程序代写案例-DSCI 551

  • February 17, 2021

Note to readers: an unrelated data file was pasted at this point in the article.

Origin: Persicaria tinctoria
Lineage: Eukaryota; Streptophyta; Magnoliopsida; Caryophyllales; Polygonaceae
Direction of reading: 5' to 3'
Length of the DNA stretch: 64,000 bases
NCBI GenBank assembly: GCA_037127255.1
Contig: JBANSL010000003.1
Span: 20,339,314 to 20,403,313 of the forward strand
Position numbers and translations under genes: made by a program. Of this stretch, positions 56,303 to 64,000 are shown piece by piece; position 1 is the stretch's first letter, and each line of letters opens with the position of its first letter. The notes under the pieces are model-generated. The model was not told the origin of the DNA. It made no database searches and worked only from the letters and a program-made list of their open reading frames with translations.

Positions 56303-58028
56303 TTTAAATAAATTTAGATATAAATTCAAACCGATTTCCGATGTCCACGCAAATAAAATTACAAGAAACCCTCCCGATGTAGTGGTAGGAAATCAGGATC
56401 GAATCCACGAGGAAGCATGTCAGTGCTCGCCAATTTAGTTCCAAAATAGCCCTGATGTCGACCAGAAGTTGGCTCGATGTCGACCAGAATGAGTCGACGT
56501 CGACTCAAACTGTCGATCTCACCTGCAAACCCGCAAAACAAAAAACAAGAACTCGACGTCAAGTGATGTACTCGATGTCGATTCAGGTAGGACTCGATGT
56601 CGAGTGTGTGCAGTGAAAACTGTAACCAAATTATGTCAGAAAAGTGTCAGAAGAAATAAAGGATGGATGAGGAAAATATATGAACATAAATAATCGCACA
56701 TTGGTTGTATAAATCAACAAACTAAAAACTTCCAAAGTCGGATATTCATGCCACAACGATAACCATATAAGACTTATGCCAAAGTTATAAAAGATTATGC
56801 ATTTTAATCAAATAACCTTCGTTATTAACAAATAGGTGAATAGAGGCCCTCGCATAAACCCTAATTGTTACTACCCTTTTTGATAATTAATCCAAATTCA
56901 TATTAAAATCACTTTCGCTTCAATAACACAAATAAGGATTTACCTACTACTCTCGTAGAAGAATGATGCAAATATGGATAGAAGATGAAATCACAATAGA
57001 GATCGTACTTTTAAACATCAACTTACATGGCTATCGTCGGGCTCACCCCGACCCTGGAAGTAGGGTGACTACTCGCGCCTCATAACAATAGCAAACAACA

File Systems DSCI 551 Wensheng Wu 1 Roadmap • Files and directories – CRUD operations via system calls • Implementing CRUD – Data structures, e.g., organization of blocks – Access methods: turn system calls into operations on data structures 2 Files and directories • File content stored in blocks on storage device – Has user defined name: hello.txt – & low-level name, e.g., inode number: 410689 • Files are organized into directories (folders) – each may have a list of files and/or subdirectories – That is, directories can be nested 3 Example 4 Root directory Empty directory Operations on files • Create – open(), write() • Read – open(), read(), lseek() • Update – write(), lseek() • Delete – unlink() 5 System calls: calls to functions in the API provided by OS Create • User interface via GUI or touch command in Linux • Implementation, e.g., via a C program with a system call: open() • int fd = open(“foo”, O_CREAT | O_WRONLY | O_TRUNC); – Open with flags indicating the specifics – O_CREAT: create a file – O_WRONLY: write only – O_TRUNC: remove existing contents if exits 6 |: Bitwise OR operator File descriptor • Note open() returns a file descriptor – Typically an integer – Reserved fds: stdin 0, stdout, 1, stderr 2 7 Read • read(fd, buffer, size) – Read from file “fd” number of bytes – And store them in buffer • Read starts from the current offset of fd – Initially 0 8 Write • write(fd, buffer, size) – Write to file fd number of bytes stored in buffer – Also start writing from the current offset 9 Random read and write • off_t lseek(int fd, off_t offset, int whence) – If whence is SEEK_SET, the offset is set to bytes from the beginning of file – If whence is SEEK_CUR, the offset is set to its current location plus bytes – If whence is SEEK_END, the offset is set to the size of the file plus bytes (typically offset is negative, e.g., -8 for 8 bytes from the end) • whence: from where 10 11 Copy a file “0” starts an octal number => permissions: 110 (owner) rw- 100 (group) r– 100 (others) r– Pointer to a character array File permission mode 12 rw-r–r– => 110 (owner permission) 100 (group) 100 (others) Resources for system calls • https://en.wikipedia.org/wiki/System_call • open: https://en.wikipedia.org/wiki/Open_(system_call ) • read: https://en.wikipedia.org/wiki/Read_(system_call) • write: https://en.wikipedia.org/wiki/Write_(system_call ) • close: https://en.wikipedia.org/wiki/Close_(system_call) 13 Resources for system calls • man –S 2 read – Find it in the Section 2 of the manual 14 Install gcc on EC2 • sudo yum install gcc • Usage: – gcc -o copy2 copy2.c 15 File and directory • When creating a file – Bookkeeping data structure (inode) created: recording size of file, location of its blocks, etc. – Linking a human-readable name to the file – Putting the link in a directory 16 Info about file (stored in inode) struct stat { dev_t st_dev; /* ID of device containing file */ ino_t st_ino; /* inode number */ mode_t st_mode; /* protection */ nlink_t st_nlink; /* number of (hard) links */ uid_t st_uid; /* user ID of owner */ gid_t st_gid; /* group ID of owner */ dev_t st_rdev; /* device ID (if special device file, e.g., /etc/tty) */ off_t st_size; /* total size, in bytes */ blksize_t st_blksize; /* blocksize for filesystem I/O */ blkcnt_t st_blocks; /* number of blocks allocated */ time_t st_atime; /* last time file content was accessed */ time_t st_mtime; /* last time file content was modified */ time_t st_ctime; /* last time inode was changed */ }; Execute “man -S 2 stat” for more details… 17 inode • Stores metadata/attributes about the file • Also stores locations of blocks holding the content of the file 18 Example • a.txt abc def abc def abc def 19 Block size # of blocks allocated Device id Inode # User id Group id # of (hard) links Access permission noatime 20 Hard links 21 Symbolic links 22 Working with directories • Create: mkdir() system call – Used to implement command, e.g., mkdir xyz • Read: opendir(), readdir(), closedir() – ls xyz • Delete: rmdir() 23 Roadmap • Files and directories – CRUD operations • Implementation – Data structures: how to organize the blocks – Access methods: turn system calls into operations on data structures 24 Organization of blocks • Array-based – Disk consists of a list of blocks – We will assume this • Tree-based, e.g., SGI XFS – Blocks are organized into variable-length extents – Use B+-tree to quickly find free extents 25 Blocks • Consider a disk with 64 blocks – 4KB/block – 512B/sector (we assume this in this lecture) • So there are 212/29 = 23 = 8 sectors/block – Capacity of disk = 64 * 4KB = 256KB 26 Data region • 56 blocks (#8-63) – used to store data/content of files – but see later: some blocks may store pointers 27 Metadata • For each file, file system records its metadata – Information in the “stat” struct – Location of blocks that stores the content of file 28 Metadata of files stored in inodes • Index nodes • Stored in blocks #3 — #7 (i.e., 5 blocks) • Together they are called the “inode” table 29 How many inodes are there? • 256 bytes/inode • 5 blocks, 4KB/block => 16 inodes/block (4K/256 = 212/28 ) => 5 blocks, 5 * 16 = 80 inodes => File system can store at most 80 files 30 Free space management using bitmaps • Bitmap: a vector of bits – 0 for free (inode/block), 1 for in-use • Inode bitmap (imap) – keep track of which inodes in the inode table are available • Data bitmap (dmap) – Keep track of which blocks in data region are available 31 Bitmaps • Each bitmap is stored in a block – Block “i”: keep track of 80 inodes (could track 32K) – Block “d”: keep track of the 56 data blocks 32 Superblock • Track where i/d blocks and inode table are – E.g., inode table starts at block 3; there are 80 inodes and 56 data blocks, etc. • Indicate type of FS & inumber of its root dir • Will be read first when file system is mounted 33 inumber • Each inode is identified by a number – Low-level number of file name • Can figure out location of inode from inumber 34 inumber => location • inumber = 32 => address: offset in bytes from the beginning => which sector? 35 inumber => location of inode • Address: 12K + 32 * 256 = 20K • Sector #: 20K/512 = 40 – more generally – ہ ۂ (inodeStartAddress + inumber ∗ inode size)/sector size 36 inode => location of data blocks • A number of direct pointers – E.g., 8 pointers, each points to a data block – Enough for 8*4K = 32K size of file • Also has a slot for indirect pointer – Pointing to a data block storing direct pointers – Assume 4 bytes for block address (e.g., represented in CHS), so 1024 pointers/block – Now file can have (8 + 1024) blocks or 4,128KB 37 Multi-level index • Pointers may be organized into multiple levels – Indirect pointer (as in previous slide) • Inode (pointer1, pointer2, …, indirect pointer) • Indirect pointer -> a block of direct pointers – Double indirect pointers • Inode (pointer1, pointer2, …, indirect pointer) • Indirect pointer -> a block of indirect pointers instead -> each points to a block of direct pointers – Triple indirect pointers • Indirect pointer -> a block of indirect pointers -> each points to a block of indirect pointers -> each points to a block of direct pointers 38 Double Indirect Pointers 39 inode Block of indirect pointers Indirect pointer Indirect pointer Block of direct pointers direct pointers Advantages of multi-level index • Grow to more levels as needed • Direct pointers handle most of the cases – Many files are small 40 Directory organization • Directory itself stored as a file • For each file in the directory, it stores: – name, inumber, record length, string length 41 Actual length Record length vs string length • String length = # of characters in file name + 1 (for \0: end of string) • Record length >= string length – Due to entry reuse 42 Reusing directory entries • If file is deleted (using rm command) or a name is unlinked (using unlink command) – File is finally deleted when its last (hard) link is removed • Then inumber in its directory entry set to 0 (reserved for empty entry) – So we know it can be reused 43 Storing a directory • Also as a file with its own inode + data block • inode: – file type: directory (instead of regular file) – pointer to block(s) in data region storing directory entries 44 Roadmap • Files and directories – CRUD operations • Implementation – Data structures: how to organize blocks, e.g., into array/tree – Access methods: turn system calls to operations on data structures 45 Open for read • fd = open(“/foo/bar”, O_RDONLY) 46 Open for read • fd = open(“/foo/bar”, O_RDONLY) – Need to locate inode of the file “/foo/bar” – Assume inumber of root, say 2, is known (e.g., when the file system is mounted) 47 Open for read 1. Read inode and content of / (2 reads) – Look for “foo” in / -> foo’s inumber 2. Read inode and content of /foo (2 reads) – Look for “bar” in /foo -> bar’s inumber 3. Read inode of /foo/bar (1 read) – Permission check + allocate file descriptor 48 Cost of open() • Need 5 reads of inode/data block 49 File-open table per process File descriptor File name Inumber Position offset … 3 /foo/bar 32382 0 4 /foo/more 48482 512 … 50 Reading the file • read(fd, buffer, size) – Note fd is maintained in per-process open-file table – Table translates fd -> inumber of file 51 Reading the file • read(fd, buffer, size) 1. Consult bar’s inode to locate a block 2. Read the block 3. Update inode with newest file access time 4. Update open-file table with new offset 5. Repeat above steps until done (with reading data of given size) 52 Cost for reading a block • 3 I/O’s: – read inode, read data block, write inode 53 2 Open for write • int fd = open(“/foo/bar”, O_WRONLY) – Or int fd = create((“/foo/bar”) – Assume bar is a new file under foo – (note the difference from reading chapter!) 54 Open for write • int fd = open(“/foo/bar”, O_WRONLY) 1. Read ‘/’ inode & content – obtain foo’s inumber 2. Read ‘/foo’ inode & content – check if bar exists 55 Open for write 3. Read imap, to find a free inode for bar 4. Update imap, setting 1 for allocated inode 5. Write bar’s inode 56 Open for write 6. Update foo’s content block – Adding an entry for bar 7. Update foo’s inode – Update its modification time 57 Cost for “open for write” • int fd = open(“/foo/bar”, O_WRONLY) • Need 9 I/O’s 58 data bitmap inode bitmap root inode foo inode bar inode root data foo data bar data[0] bar data[1] bar data[2] read read read read read write write write write create() Writing the file: /foo/bar 1. Read inode of bar (by first looking up its inumber in the file-open table) 2. Allocate new data block – Read and write bmap 3. Write to data block of bar 4. Update bar inode – new modification time, add pointer to block 59 Cost of writing /foo/bar • 5 I/O’s for write a block 60 data bitmap inode bitmap root inode foo inode bar inode root data foo data bar data[0] bar data[1] bar data[2] read read read read read write write write write read read write write write create() write() Caching for read • First read may be slow – But subsequent ones will speed up • Good idea to cache popular blocks – e.g., determined via LRU strategy 61 Buffering for delayed write • Improve write performance via: – Batching (e.g., two updates to the same imap) – Scheduling (reordering for better performance) – Avoiding writes (if file created, then quickly deleted) • Problem: update may be lost when system crashes 62 Example file systems • NTFS – New technology file system, Microsoft proprietary • FAT – File allocation table – FAT 16, 32, … – 32 bits = # of sectors a file can occupy 512B/sector => 2TB limit on file size 4KB/sector => 16TB limit • Ext4 – fourth extended file system, common in Linux 63 欢迎咨询51作业君